WE’RE HEARING…it’s becoming clear that investments based on the backlog of discount assets won’t last forever and investors need to be prepared for it.
In the interim, though, there is still money to be made in this area.
Carrington Mortgage Holdings executives Rick Sharga and Wes Iseley tell me that while distressed loans are going to be on the radar for some time, it’s no secret that many servicing players who have been doing more specialized work have been positioning themselves for an eventual return to a more balanced market. They might be doing this by also running a more traditional servicing operation, an origination arm, or both.
But let’s not get ahead of ourselves. Before servicing work stabilizes, it still has at least one good surge ahead of it.
In fact, the Carrington executives tell me that while they can keep up with demand now, it could still grow to the point where they can’t. With the market for large mortgage servicing rights pools heating up, work levels could reach a point where providers are completely booked.
Because the barriers of entry are high they do not believe a lot of new players will enter the space this year, but they do believe the situation could spur some purchasing of existing shops.
Another investment activity expected to persist for a little while lies in underwater performing loans that can be bought at a discount, according to Bayard Closser, president of a closed-end fund investing in whole loans of this type.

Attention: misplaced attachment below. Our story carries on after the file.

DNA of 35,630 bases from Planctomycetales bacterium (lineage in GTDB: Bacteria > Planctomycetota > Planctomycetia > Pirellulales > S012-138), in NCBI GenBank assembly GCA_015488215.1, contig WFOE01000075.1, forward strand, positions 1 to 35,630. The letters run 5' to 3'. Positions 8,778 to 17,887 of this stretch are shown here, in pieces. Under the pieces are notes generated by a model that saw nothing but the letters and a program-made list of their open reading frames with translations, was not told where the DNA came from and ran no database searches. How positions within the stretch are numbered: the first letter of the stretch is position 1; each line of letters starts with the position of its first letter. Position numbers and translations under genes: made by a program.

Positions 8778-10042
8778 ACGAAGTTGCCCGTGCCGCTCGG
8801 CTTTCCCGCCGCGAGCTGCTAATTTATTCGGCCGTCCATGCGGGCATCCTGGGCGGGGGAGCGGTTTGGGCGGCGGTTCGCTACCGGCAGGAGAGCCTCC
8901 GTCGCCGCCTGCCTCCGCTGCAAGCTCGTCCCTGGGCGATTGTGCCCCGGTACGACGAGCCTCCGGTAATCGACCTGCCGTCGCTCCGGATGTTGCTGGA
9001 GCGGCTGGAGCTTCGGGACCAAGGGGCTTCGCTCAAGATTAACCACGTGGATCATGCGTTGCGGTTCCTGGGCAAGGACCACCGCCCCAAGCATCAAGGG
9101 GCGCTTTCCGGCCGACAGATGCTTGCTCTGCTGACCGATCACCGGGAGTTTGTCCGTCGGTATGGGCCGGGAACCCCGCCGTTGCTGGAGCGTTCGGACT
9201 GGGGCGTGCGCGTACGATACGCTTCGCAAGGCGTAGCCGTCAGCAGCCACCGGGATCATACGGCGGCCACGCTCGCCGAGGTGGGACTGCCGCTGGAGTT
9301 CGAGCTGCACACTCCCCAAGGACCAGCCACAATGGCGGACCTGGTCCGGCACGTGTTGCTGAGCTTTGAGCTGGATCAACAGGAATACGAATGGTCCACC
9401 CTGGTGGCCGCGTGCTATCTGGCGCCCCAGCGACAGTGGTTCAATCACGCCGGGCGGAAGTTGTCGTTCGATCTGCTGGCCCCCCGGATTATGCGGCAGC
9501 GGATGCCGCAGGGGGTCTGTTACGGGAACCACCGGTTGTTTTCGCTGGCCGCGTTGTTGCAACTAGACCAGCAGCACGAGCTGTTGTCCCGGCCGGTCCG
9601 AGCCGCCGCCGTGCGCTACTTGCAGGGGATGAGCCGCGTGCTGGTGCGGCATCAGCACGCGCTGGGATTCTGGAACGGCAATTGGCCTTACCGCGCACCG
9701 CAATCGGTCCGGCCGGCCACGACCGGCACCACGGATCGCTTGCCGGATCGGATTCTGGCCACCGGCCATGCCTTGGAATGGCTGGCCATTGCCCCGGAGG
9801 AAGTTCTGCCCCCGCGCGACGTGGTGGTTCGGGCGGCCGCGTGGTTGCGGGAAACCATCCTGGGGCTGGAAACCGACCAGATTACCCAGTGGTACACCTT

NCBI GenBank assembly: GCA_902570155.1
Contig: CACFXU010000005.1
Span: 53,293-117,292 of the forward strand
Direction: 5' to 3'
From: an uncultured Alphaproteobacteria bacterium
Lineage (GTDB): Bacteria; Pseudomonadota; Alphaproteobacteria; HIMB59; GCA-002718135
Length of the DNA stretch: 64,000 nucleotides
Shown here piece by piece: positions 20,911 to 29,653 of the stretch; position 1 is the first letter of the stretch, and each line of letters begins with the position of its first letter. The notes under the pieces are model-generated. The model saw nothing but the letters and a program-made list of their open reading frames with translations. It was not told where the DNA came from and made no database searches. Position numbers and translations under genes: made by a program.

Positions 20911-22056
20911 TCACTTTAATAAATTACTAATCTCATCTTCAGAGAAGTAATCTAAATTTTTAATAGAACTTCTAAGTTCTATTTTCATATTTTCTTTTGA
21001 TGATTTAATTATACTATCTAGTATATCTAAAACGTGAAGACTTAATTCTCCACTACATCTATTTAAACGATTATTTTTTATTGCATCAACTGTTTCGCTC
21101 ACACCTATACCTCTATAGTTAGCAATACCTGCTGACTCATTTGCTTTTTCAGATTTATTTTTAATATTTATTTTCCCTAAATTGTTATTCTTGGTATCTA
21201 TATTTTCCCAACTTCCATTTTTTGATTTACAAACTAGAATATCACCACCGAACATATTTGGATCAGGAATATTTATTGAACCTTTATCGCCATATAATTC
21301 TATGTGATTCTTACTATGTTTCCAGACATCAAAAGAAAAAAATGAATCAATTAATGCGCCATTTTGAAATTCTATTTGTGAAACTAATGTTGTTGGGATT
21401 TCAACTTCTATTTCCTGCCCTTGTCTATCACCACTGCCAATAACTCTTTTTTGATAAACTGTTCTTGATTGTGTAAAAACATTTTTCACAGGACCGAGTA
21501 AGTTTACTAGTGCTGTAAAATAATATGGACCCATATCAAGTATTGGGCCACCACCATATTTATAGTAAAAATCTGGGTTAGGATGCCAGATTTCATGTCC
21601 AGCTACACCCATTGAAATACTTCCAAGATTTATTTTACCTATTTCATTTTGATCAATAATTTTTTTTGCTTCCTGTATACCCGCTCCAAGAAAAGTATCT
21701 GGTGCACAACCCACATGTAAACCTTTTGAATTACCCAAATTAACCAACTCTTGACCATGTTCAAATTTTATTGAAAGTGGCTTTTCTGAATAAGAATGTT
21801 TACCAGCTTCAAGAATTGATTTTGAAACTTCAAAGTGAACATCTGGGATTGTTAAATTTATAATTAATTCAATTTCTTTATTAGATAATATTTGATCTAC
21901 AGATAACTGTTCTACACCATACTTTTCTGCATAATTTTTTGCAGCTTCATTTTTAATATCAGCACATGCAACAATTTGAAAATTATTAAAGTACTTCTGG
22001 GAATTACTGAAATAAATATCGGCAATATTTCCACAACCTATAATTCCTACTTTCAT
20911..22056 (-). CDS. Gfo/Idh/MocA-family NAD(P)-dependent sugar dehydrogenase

Closser tells me the market still looks good for a deep discount buyer of whole mortgages and, based on inventory, there are another three to five years ahead during which to acquire assets. He tells me the market is benefiting from the “Goldilocks effect” in which it is recovering, but still running at a pace where sales are taking place at a deep discount. This makes it “just right.”
But he acknowledges the opportunity will not last forever, which is why the fund has a closed-end structure to protect investors.
“We think that we’ll have a window to operate in,” he said. “We can’t really forecast this type of return, but we believe the dividend will grow and continue to be accretive.”
The fund outperformed its benchmark during the past year, when it generated a return of 12.95% (or 7.91% after the fund’s 4.5% maximum sales charge) compared to 2.59% on its benchmark, the Barclays U.S. mortgage-backed securities index. It returned a 4.01% annualized dividend at yearend (3.45% after the sales charge).
Bonnie Sinnock is managing editor of National Mortgage News and editor of Origination News. She has been covering the mortgage industry since 1995.